How backward thought they were having.
7. X-rays will be nothing but a Hoax
In 1883, the president of Royal Society Mr Lord Kevin stated that
“X-rays will prove to be a hoax”.
8. Alternating Current – A waste of time
Thomas Edison was an American inventor. In 1889 he commented that
“Fooling around with alternating current is just a waste of time. Nobody will use it, ever”.
Edison was fond of passing ridiculous arguments against his competitor George Westinghouse for AC power.
9. Impossible Flight of Machines Heavier than Air
“Flight by machines heavier than air is unpractical and insignificant, if not utterly impossible.”
This was predicted by Simon Newcomb. The prediction turned false when The Wright Brothers flew at Kitty hawk 18 months later.
10. Very Poor Energy by an Atom
Ernest Rutherford predicted that
“The energy produced by the breaking down of the atom is a very poor kind of thing”.
He gave his statement just after splitting the atom for the first time. He further stated that
“Anyone who expects a source of power from the transformation of these atoms is talking moonshine.”
11. Submarine will do Nothing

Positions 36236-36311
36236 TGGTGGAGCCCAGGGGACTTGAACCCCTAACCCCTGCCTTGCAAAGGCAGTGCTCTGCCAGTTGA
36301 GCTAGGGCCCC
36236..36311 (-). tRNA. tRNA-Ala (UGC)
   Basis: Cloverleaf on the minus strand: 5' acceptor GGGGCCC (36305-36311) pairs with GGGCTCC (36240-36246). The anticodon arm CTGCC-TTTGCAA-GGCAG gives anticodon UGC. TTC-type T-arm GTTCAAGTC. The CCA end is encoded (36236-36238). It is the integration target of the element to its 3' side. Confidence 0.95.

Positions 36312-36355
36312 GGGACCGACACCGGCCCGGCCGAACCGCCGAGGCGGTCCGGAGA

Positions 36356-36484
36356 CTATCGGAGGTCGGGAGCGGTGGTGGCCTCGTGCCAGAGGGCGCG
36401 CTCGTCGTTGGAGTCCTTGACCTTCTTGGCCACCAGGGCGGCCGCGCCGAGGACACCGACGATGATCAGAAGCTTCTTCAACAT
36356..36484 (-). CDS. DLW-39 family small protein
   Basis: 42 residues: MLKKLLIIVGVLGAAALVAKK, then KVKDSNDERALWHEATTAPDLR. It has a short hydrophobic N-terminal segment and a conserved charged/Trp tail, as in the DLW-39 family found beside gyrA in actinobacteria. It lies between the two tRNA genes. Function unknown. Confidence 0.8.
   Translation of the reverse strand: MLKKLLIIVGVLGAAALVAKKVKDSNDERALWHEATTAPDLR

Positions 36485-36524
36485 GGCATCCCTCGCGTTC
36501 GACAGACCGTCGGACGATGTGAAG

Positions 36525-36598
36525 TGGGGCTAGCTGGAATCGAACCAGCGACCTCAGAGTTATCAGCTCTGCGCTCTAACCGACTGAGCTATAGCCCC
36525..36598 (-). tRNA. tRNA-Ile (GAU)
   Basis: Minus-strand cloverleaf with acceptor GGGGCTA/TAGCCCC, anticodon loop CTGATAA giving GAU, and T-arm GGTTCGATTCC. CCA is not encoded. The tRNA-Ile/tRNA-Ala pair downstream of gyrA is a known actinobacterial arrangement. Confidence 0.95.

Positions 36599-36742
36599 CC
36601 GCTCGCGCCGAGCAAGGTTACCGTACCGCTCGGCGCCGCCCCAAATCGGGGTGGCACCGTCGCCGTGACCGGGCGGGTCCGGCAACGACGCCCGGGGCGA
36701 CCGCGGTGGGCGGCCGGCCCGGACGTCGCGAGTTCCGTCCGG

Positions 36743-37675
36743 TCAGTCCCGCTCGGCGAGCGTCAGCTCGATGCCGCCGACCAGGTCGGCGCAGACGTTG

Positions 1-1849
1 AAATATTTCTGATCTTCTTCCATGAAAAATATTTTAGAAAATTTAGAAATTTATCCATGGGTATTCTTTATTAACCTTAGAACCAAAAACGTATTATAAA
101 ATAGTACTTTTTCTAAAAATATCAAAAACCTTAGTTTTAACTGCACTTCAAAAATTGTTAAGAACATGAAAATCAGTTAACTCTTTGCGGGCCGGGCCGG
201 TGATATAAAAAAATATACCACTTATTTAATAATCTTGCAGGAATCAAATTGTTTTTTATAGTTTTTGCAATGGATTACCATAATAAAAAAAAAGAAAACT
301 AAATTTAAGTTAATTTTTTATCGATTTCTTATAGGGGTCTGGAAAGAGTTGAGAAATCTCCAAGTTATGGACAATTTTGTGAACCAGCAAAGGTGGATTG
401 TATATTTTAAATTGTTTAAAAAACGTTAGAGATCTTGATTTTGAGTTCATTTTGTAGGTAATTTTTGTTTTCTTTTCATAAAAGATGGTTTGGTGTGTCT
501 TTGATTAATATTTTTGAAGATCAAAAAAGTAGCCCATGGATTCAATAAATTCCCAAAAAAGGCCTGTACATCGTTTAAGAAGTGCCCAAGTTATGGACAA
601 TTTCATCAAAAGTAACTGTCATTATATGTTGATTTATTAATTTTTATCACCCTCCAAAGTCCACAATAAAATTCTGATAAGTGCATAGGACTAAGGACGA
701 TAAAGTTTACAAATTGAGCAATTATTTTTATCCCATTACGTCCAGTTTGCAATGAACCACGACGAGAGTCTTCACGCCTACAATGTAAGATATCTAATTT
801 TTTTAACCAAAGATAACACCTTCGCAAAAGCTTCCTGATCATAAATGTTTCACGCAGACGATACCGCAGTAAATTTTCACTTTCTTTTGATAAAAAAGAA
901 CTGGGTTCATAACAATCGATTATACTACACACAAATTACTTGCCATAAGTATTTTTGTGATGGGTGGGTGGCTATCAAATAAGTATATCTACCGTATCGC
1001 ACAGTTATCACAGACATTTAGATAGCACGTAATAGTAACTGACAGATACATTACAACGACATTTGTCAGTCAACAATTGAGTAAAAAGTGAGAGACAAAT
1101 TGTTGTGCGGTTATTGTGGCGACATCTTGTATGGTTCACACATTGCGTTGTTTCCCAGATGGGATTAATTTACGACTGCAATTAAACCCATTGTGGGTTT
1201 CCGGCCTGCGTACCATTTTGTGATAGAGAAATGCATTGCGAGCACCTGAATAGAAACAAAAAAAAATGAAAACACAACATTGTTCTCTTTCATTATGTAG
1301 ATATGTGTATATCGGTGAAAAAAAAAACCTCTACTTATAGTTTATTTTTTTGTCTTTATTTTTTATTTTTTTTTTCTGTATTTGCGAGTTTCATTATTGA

HG Wells was a British novelist. In 1901, he stated that
“I must confess that my imagination refuses to see any sort of submarine doing anything but suffocating its crew and floundering at sea”.
Wish he was still alive to see how submarines are playing a role in defense of a country.
12. Automobile will Never Replace Horse
We can see how automobile has replaced horses. But in 1903, the president of Michigan Savings Bank advised Henry Ford’s lawyer not to invest in Ford Motor Co. According to him,
“The horse is here to stay but the automobile is only a novelty – a fad”.
This means he was not trusting on mechanical engineering at all.
13. Transmitting voice across the Atlantic
In 1913, Lee DeForest sold the stock of his Radio Telephone Company by making a prediction that